The Honolulu Star Advertiser reported on the unique ceremony for interring the ashes of Lauren Bruner, most likely the last USS Arizona survivor to join the rest of his shipmates in gun turret 44. Two Army divers wore vintage Mark 5 hardhats, lead boots, and dry suits that weighed about 200 pounds to deliver Bruner’s ashes to his final resting spot. More than 900 sailors remain entombed on the USS Arizona from when a huge explosion sank the battleship 78 years ago. The US Navy from 1916 to the early 1980’s used the Mark 5 Dive Rig. Here is a link to a video of the event.

Hawaii’s state bird, the nene, has been removed from the endangered species list. The nene currently number about 2,800 in the wild. The birds have gradually recovered when roughly thirty wild nene existed in the 1960’s. Over the following decades, more than 3,000 captive birds have been released at more than twenty sites including wildlife refuges, national and state parks, and private land throughout the state. Nene geese were first observed back on Oahu in January 2014. The nene is still a threatened species and scientists will continue to monitor their recovery.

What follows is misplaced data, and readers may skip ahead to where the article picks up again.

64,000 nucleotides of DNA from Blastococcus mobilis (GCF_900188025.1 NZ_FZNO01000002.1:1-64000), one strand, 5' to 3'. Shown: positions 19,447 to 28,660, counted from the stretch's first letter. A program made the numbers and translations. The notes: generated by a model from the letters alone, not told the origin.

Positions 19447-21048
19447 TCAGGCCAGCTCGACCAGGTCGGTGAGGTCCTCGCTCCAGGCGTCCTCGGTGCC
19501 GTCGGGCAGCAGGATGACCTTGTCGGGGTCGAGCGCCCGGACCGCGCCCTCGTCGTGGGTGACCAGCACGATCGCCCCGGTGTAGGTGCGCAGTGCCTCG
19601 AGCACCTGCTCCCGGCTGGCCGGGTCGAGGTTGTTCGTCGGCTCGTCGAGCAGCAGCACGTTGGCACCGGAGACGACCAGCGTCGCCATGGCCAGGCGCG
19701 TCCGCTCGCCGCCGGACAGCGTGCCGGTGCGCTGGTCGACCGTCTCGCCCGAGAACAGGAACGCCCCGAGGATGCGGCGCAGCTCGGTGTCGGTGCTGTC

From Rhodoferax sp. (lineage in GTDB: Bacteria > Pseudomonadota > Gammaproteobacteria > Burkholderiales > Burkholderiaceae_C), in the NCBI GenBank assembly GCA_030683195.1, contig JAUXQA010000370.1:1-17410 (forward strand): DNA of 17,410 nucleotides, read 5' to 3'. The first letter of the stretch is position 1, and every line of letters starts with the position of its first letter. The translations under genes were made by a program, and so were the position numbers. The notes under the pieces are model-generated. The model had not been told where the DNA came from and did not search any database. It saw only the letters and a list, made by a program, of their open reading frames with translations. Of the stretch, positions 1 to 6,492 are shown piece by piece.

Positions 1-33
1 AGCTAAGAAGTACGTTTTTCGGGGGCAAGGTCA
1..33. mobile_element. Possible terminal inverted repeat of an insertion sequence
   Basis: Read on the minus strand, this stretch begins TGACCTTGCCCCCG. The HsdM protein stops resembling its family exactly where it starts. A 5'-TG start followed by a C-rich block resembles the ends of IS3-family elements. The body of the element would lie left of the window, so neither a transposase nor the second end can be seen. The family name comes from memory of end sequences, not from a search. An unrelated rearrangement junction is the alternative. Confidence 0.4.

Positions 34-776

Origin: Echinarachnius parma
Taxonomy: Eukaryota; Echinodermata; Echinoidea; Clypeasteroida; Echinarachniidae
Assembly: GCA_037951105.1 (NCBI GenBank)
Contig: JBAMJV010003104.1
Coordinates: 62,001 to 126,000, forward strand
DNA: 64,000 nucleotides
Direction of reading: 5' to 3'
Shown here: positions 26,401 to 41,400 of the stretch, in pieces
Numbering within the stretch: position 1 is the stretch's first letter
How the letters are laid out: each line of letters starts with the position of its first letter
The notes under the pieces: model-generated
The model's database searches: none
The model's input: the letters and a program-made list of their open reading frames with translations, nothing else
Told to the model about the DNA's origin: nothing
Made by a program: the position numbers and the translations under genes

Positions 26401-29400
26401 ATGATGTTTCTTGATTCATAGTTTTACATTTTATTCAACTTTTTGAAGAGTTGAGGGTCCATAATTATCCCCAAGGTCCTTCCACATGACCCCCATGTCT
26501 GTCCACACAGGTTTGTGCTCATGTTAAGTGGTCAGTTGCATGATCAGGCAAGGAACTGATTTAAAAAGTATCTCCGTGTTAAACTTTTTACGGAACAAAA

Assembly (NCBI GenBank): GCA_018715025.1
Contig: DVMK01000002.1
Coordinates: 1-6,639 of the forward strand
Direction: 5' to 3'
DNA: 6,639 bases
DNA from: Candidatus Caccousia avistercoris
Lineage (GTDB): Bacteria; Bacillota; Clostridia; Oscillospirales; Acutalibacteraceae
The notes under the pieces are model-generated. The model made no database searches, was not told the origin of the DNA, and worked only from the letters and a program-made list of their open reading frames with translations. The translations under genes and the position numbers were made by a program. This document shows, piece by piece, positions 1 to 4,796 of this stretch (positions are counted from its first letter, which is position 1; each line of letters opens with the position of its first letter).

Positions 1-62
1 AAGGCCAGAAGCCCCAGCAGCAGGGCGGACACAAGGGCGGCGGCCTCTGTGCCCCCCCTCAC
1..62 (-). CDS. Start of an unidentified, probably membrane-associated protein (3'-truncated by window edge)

The Hawaiian Hawk, or ‘io, has also been removed from the endangered or threatened species list since the hawk’s population has remained stable for more than 30 years and is no longer at risk for extinction. The ‘io is the only native hawk to Hawaii and only breeds on the Big Island.

Tim and Tracey recently returned from an action-packed three-day trip to New York City celebrating Ashley’s (their daughter) graduation from Duke University. Tim, Tracey, Ashley, Mark and friend David visited the Empire State Building, the 9/11 Memorial, the Jewish Heritage Museum, went up to the crown of the Statue of Liberty, and saw the Rockettes, Wicked, and Hamilton. Tracey met a newsletter recipient that works in theatre during an open house this year who graciously arranged back-stage passes to Radio City Music Hall (the Rockettes) and Hamilton when she heard that we were on our way to her city. We were so grateful for the incredible experience. Below is the Kelley Family in the crown.

January 2020 Email Update Oahu Real Estate